Leonard Ncube in HWANGE
RANGE States attending an African Elephant conference in Hwange have said allowing trade in elephants and their products will reduce illegal trade as opposed to claims by the Convention on International Trade in Endangered Species of fauna and flora (CITES).
Range States are countries with elephants on their land.
Most African countries were placed on Appendix 1 where trade in endangered species is banned by CITES.
Member states are meeting in Hwange to come up with a common position with regards to the ban ahead of the Conference of Parties 19 (COP19) to be held in Panama in November 2022.
Participants said countries were saddled with high costs of keeping stockpiles they are not allowed to sell.
Zimbabwe has US$600 million worth of ivory while Zambia and Botswana have significant stockpiles they can’t sell too because of the CITES ban.
In imposing the ban that effected in 1989, CITES spoke about the threats of illegal trade if sell of elephants and other endangered products was allowed.
Environment, Climate, Tourism and Hospitality Industry Minister Mangaliso Ndlovu said there was need for science-based decisions for sustainable conservation.
“Appendix categories were put specifically to highlight the level of threat that a particular specie is facing and those facing serious extinction threat are in Level 1 and there is no trade recommended to protect the particular species and allow the population to grow,” he said.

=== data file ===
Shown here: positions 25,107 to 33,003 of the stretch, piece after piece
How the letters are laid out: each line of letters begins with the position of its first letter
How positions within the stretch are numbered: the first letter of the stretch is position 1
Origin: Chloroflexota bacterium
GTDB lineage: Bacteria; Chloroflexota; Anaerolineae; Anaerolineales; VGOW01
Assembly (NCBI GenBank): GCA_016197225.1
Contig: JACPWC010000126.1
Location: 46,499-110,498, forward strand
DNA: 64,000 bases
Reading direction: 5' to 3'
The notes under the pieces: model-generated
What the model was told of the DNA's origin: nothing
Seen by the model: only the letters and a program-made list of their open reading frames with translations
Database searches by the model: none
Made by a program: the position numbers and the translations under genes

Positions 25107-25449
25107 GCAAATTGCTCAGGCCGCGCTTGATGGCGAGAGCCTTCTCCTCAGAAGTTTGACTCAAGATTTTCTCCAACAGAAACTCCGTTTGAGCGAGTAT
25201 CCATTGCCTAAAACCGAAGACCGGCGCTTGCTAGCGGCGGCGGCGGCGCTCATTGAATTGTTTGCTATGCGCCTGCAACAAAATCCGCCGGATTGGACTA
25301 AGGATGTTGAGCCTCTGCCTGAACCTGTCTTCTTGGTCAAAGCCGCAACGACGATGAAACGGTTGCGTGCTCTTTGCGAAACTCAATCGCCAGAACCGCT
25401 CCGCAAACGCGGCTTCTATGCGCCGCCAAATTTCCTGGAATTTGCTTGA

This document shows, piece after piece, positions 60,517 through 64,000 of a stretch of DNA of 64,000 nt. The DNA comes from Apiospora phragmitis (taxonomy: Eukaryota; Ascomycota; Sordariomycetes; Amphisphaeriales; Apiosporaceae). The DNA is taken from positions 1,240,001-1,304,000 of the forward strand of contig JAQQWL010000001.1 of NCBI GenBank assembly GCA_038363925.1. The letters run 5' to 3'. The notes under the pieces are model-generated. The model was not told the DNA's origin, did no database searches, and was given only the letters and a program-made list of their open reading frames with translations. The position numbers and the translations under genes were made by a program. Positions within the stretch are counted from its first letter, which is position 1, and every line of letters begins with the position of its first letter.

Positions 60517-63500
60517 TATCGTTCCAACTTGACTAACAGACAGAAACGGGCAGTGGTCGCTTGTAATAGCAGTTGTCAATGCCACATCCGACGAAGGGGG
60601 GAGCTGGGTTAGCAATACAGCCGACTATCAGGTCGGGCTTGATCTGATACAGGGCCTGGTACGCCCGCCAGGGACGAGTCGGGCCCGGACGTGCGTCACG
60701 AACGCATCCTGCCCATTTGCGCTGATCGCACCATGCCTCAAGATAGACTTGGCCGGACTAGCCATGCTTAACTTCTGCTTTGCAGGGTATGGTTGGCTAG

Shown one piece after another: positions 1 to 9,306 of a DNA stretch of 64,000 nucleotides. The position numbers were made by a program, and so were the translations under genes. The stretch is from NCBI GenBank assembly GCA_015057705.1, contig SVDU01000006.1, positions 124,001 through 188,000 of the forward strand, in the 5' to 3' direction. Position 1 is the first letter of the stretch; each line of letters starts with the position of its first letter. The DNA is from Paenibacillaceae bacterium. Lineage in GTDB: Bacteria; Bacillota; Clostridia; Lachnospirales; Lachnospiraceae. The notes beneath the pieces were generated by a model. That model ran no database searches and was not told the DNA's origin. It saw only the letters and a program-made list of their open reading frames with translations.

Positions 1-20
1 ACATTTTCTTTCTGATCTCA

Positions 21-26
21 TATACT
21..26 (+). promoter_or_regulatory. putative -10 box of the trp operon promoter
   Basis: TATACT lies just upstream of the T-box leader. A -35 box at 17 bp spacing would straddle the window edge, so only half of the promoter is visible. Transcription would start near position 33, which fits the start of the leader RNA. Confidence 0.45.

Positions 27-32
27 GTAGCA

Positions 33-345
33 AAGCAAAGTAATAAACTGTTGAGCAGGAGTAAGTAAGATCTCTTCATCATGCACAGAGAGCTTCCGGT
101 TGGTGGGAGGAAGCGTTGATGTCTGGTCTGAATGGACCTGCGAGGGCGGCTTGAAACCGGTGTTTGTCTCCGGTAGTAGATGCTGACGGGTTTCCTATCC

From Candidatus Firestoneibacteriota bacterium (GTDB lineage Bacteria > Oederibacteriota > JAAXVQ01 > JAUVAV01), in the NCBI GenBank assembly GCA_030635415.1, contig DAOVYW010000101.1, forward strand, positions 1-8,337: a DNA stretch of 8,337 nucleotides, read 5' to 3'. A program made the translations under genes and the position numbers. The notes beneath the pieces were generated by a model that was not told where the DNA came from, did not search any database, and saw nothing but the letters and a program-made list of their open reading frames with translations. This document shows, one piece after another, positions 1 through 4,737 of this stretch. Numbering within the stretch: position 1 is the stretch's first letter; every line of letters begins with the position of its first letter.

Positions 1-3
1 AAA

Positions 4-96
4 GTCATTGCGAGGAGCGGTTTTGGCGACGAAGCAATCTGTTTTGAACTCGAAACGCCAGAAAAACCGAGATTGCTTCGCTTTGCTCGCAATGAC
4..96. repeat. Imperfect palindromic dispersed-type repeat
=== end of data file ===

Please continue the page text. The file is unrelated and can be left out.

“Level 2 is where regulations begin to loosen and there is trade but non-commercial, science, research or once-off sales. Most Southern African countries are on Appendix 2 and there was an agreement for once-off trade using CITES guidelines. But there was an additional regulation put in place, further restricting trade.”
Minister Ndlovu said that was the major grievance raised by African countries at the last COP meeting leading to the ongoing conference.
“We want science to guide us but we don’t know if banning trade reduces poaching. Rhino hunting and trade was banned like 50 years ago but poaching has not stopped,” said Minister Ndlovu.
Zimbabwe Parks and Wildlife Management Authority director general Dr Fulton Mangwanya challenged CITES to unlock value of wildlife authorities by allowing sale of stockpiles.
“Illegal trade can be reduced through opening the vault that will allow trade and use proceeds for community development. Wildlife authorities should have power to scale down numbers through culling and selling which is why we are making noise,” he said.
Dr Mangwanya said CITES claims that allowing trade in ivory will promote poaching were surprising.
“We don’t understand this because naturally when you open, you saturate the market and poachers will be left with nowhere to sell.
“The best way is to say ‘since we have elephants dying from natural traction and ivory recovered from poachers, let’s sell these’. We are shocked because illegal sale of ivory is escalating while formal trade is banned.
“CITES should use common sense and listen to advice from scientists. When we stopped trade in 2009, there has been skyrocketing cases of illegal trade and there is illegal hunting and trade that is going unnoticed,” said Dr Mangwanya.
He said countries cannot continue keeping ivory stockpiles, adding that it costs a lot to manage elephants and protect those stockpiles.
Communities are not benefiting and one-day people will revolt, warned Dr Mangwanya.
The conference continues with official opening tomorrow when a declaration will be made based on recommendations from the meeting of experts that started on Monday.